Pretoria - Former president Nelson Mandela is excited about
the new banknotes bearing his image which went into circulation on Tuesday, SA
Reserve Bank (Sarb) governor Gill Marcus said in Pretoria.
"He is delighted, very excited about it. We did show
him the designs, the drafts and everything else," she said.
"This is our way to pay tribute to him. Madiba does
represent something special, not only in South Africa. He is really an
extraordinary human being."
Marcus made the first transaction with the new banknotes on
Tuesday morning at the Lynnwood Housewives' Market, east of Pretoria.
"As far as I am aware, yes (I am the first person using
the notes). How privileged am I?," she said, laughing.
The governor was mobbed by reporters and camera crews when
she went around the fruit and vegetable shop picking produce. She bought
packets of nuts, beetroot, a sliced melon and a cucumber for R159.99.
Marcus said the new banknotes would be available at banks
and automated teller machines later on Tuesday.
"We want to ensure that everyone is familiar with the
new notes, whether you are in rural or urban areas, because we don't want
anyone making a dummy of some kind," she said.
She said there were heightened security features on the new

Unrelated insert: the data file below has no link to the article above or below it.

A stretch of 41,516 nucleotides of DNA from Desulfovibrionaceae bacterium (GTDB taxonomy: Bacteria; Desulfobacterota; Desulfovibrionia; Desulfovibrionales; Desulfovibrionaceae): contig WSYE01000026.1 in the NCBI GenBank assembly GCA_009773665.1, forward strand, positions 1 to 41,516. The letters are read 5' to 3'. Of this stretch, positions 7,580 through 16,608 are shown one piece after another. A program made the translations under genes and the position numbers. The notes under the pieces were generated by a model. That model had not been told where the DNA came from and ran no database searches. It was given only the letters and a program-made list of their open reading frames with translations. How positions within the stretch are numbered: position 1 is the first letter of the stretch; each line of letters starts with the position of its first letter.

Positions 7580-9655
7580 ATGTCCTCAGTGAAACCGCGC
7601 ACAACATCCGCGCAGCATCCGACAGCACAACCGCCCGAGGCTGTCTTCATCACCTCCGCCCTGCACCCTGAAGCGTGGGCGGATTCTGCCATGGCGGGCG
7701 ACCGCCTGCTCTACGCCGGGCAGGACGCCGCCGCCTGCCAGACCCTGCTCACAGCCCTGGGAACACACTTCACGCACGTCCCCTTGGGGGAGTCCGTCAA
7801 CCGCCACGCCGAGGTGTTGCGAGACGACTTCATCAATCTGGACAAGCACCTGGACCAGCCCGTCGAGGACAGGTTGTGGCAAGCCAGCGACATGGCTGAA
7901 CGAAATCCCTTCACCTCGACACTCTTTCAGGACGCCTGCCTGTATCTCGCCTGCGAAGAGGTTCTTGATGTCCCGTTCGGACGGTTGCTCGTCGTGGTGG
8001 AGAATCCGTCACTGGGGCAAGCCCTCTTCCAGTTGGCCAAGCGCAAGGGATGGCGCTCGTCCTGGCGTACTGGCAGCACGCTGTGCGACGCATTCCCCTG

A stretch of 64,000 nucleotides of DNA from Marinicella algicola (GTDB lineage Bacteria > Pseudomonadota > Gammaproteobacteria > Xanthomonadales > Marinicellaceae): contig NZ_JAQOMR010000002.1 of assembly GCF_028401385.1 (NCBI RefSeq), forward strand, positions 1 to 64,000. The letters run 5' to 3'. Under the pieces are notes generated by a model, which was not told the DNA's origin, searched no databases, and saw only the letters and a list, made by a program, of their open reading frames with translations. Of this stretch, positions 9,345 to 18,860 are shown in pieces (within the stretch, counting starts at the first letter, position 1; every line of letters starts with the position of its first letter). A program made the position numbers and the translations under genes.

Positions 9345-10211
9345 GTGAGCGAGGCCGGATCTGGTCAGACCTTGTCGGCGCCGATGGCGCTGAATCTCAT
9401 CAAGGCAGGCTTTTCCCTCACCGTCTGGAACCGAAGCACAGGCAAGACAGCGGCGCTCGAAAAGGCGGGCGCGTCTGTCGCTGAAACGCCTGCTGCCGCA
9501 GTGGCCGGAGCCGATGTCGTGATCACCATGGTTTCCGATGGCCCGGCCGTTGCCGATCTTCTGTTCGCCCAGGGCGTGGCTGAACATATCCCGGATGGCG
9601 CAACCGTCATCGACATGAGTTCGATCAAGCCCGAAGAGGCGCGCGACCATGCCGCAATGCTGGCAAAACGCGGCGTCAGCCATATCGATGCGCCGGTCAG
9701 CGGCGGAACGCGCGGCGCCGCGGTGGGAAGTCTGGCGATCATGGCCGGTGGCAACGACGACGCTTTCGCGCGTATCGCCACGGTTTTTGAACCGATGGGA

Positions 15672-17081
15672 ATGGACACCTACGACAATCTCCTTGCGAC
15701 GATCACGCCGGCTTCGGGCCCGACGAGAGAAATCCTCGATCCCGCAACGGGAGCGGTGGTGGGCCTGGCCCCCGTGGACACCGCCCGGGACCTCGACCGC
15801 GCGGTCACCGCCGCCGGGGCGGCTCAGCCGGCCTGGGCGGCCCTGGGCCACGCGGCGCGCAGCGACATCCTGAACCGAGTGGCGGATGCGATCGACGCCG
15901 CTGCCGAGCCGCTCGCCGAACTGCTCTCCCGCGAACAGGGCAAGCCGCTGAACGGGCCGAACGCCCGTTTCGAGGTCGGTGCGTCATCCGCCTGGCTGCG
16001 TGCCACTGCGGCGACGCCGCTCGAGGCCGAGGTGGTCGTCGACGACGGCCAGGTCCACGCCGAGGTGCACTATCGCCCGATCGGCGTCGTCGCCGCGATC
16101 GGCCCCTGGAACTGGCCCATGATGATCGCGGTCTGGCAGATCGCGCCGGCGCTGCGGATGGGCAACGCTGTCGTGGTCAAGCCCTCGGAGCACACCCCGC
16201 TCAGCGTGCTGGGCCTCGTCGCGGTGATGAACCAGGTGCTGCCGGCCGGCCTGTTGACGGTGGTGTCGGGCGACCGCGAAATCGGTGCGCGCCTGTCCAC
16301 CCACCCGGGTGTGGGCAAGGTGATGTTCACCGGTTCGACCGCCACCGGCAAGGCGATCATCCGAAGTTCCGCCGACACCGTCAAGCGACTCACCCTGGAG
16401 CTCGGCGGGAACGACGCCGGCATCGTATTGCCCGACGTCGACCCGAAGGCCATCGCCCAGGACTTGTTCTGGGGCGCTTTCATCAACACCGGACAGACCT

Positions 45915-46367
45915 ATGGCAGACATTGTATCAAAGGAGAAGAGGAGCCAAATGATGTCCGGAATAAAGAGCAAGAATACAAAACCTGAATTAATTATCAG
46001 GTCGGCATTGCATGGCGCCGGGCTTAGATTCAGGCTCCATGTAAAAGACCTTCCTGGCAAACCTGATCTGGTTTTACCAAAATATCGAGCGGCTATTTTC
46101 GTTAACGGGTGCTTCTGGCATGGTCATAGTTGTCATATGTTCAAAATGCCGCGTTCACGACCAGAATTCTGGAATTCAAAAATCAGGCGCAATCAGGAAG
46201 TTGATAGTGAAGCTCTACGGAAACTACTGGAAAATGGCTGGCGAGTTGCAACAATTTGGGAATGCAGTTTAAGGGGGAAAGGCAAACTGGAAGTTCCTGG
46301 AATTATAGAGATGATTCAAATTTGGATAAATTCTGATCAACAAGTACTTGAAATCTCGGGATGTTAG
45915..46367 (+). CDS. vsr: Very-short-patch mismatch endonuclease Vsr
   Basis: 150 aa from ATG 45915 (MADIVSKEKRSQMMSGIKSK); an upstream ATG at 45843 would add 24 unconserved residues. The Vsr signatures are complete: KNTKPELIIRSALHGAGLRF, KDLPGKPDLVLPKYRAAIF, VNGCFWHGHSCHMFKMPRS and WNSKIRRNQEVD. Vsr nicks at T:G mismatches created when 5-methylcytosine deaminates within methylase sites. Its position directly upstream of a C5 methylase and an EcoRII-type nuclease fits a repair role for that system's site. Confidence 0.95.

notes to avoid counterfeiting.
"It's hard to replicate. You have to feel the raised
print, look for the watermark and if you tilt it you can see the moving
colours," she said.
In September, the SA Reserve Bank launched a national
campaign for the new range of banknotes honouring Mandela.
The bank said the range was themed "One of a kind"
and that the campaign was aimed at educating the public about the banknotes.
The new R200, R100, R50, R20, and R10 notes show Mandela's
face on the front, and the Big Five animals, which appear on the existing
notes, on the back.
Security features include watermarks, micro-printing, and
unique numbering. Raised printing was added to assist the visually impaired.
The new banknotes are the same size as the old notes, which
will remain legal tender.
Marcus said that as at December last year, banknotes to the
value of R100bn were circulating within the South African economy.